According to Director Comey, that’s misinformation. In his testimony, Director Comey said that the databases they need to vet people either doesn’t exist or is highly unreliable. DHS and the State Department can say whatever they want but it doesn’t mean anything if the vetting infrastructure doesn’t exist or isn’t reliable.

Gov. Dayton later said “I think there should be an enhanced level of vetting and security for Syrian refugees or others that come from places which have been sources of terrorism” before saying “having been on the U.S. Senate Committee on Homeland Security, there’s far more that’s actually undertaken.”

Has Sen. Dayton gotten briefed lately on the state of identification databases in Syria lately? If he hasn’t, how would he know that the vetting infrastructure is reliable? Is he just trusting President Obama? If that’s the case, would he trust a Republican president the same way in the same circumstances?

Finally, Gov. Dayton said “People who are fleeing terrorism in other countries, people with families with children in their arms — to tell them they can’t come into this country and have a future is just un-American.” Let’s explain this to Gov. Dayton through this picture:

I’d love to see whether Gov. Dayton would accept that taste-testing challenge.

When then-Candidate Obama ran for office in 2008, he sounded an optimistic tone, constantly talking about “hope and change.” A month into President Obama’s administration, President Obama’s governing motto morphed into “We won.” President Obama killed bipartisanship a month into his administration. It’s been downhill since. Salena Zito’s latest column highlights President Obama’s boorish behavior last week in the aftermath of ISIS’s terrorist attacks on Paris.

Ms. Zito noted that the definition of leadership “is guidance, direction, inspiration, motivation. And, at a moment when our nation felt most vulnerable and needed reassurance that the man in control was looking out for our welfare, we found ourselves irrevocably disappointed. Americans wanted sober, serious and authoritative. What they got was prickly and tone deaf.” President Hope and Change hasn’t listened to We The People since the passing of his failed stimulus bill. We saw the last of President Hope and Change about 3 years before the end of his first term.

Pressured by reporters about his strategy for fighting ISIS, his ill-tempered response offered no direct answer. Instead, he sharply rebuked his critics before doubling down on his tepid, ever-changing policy for taking on the terror group.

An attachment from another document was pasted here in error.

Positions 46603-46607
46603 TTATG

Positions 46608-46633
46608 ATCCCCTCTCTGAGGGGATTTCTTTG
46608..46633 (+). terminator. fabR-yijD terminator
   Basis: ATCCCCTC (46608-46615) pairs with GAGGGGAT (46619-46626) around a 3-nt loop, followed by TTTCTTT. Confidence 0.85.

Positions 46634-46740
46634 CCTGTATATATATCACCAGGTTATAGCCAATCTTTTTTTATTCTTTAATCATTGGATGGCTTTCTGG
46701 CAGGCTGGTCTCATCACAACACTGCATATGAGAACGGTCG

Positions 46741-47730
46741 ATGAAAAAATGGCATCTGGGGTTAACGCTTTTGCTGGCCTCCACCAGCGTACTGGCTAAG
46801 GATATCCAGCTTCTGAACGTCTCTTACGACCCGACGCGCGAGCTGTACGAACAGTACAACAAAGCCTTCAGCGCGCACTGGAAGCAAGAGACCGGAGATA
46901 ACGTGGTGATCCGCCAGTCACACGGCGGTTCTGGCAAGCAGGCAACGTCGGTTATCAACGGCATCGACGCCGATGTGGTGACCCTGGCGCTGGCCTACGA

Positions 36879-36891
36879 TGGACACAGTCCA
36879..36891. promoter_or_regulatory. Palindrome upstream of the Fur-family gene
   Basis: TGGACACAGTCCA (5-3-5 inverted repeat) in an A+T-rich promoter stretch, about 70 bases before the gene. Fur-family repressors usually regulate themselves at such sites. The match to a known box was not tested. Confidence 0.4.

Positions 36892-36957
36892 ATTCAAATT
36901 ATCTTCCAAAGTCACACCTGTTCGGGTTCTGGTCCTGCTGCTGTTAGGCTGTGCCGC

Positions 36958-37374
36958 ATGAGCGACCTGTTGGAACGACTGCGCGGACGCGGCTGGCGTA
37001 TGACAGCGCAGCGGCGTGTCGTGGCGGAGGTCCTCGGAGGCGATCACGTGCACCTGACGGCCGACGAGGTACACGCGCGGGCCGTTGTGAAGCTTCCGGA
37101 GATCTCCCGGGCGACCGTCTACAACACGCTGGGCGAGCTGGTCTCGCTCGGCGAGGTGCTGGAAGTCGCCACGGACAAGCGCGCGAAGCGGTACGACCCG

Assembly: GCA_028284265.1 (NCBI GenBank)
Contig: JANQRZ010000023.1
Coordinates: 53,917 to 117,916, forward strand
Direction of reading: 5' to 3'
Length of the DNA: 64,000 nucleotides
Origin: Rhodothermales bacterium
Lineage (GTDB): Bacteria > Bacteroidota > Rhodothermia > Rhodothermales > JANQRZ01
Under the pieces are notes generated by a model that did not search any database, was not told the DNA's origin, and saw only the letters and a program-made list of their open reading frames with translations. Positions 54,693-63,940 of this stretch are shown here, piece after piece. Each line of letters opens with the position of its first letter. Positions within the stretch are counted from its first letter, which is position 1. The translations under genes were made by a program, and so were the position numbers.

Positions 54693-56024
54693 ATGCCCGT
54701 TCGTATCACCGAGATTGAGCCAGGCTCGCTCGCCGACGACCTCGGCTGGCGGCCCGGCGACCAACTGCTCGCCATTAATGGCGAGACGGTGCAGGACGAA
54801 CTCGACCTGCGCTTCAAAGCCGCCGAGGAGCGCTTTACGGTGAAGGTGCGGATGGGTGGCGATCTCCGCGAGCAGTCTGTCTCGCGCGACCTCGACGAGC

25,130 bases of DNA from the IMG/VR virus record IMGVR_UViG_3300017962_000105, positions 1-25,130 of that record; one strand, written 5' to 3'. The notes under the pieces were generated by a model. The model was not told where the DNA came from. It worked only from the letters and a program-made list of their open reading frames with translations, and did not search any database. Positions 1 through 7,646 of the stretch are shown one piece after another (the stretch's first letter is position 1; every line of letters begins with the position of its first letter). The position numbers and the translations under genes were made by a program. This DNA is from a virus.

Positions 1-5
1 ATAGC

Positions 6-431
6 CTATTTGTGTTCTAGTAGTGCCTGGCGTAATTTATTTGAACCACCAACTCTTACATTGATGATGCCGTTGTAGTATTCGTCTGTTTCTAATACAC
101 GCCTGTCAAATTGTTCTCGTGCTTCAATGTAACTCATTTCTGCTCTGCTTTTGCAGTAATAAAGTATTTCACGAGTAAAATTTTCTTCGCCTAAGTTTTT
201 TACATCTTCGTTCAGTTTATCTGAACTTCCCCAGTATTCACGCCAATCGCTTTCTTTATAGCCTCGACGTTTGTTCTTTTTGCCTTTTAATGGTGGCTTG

President Obama is too narcissistic to admit that he’s gotten virtually every major foreign policy wrong. It isn’t just that others might’ve done details differently. It’s that they wouldn’t have been foolish enough to offer Russia a reset button or negotiate with Iran, the biggest state sponsor of terror. They definitely wouldn’t have held a Rose Garden press conference to announce that he’d traded 5 top terrorist generals for an American deserter.

Ms. Zito got the ending right:

The majority of Ameri­cans are not behind Obama’s plan to allow 10,000 Syrian refugees into the United States, according to Bloomberg and NBC News polls conducted last week. The fear felt by Americans crosses both parties, and it is not unreasonable. In such a time of crisis or doubt, a president’s purpose is to calm our fears, not to put on a professorial hat and declare, “I am right and you are wrong.”

The fact is, Obama will never change; anytime he is backed into a corner, he not only puts on that professor’s hat but he also blames whatever problem exists on Congress and, inevitably, divides the country still further.

That is not leadership — but it sure is politics.

President Obama failed Leadership 101 in college. That’s why he’s spent the last 7 years as the Divider-in-chief.

It’s becoming a matter of routine to hear that Scott Walker is leading in another poll or that he’s won another straw poll. Gov. Walker was the final speaker at the Northeast Republican Leadership Conference, where he won another straw poll with surprising strength:

New Jersey Gov. Chris Christie got some of Philadelphia’s brotherly love in a Republican straw poll of declared and presumptive presidential candidates this weekend.

But Scott Walker got more.

The Wisconsin governor left the Northeast Republican Leadership Conference with 25.3 percent of the poll, taken among the 600-plus party leaders and activists from 20 states who attended, according to a news release from the event. Christie won 11.6 percent, taking second place. He edged out Florida Sen. Marco Rubio, who had 11 percent. Rounding out the top five were former Pennsylvania Sen. Rick Santorum and former Florida Gov. Jeb Bush, who tied with 9.6 percent.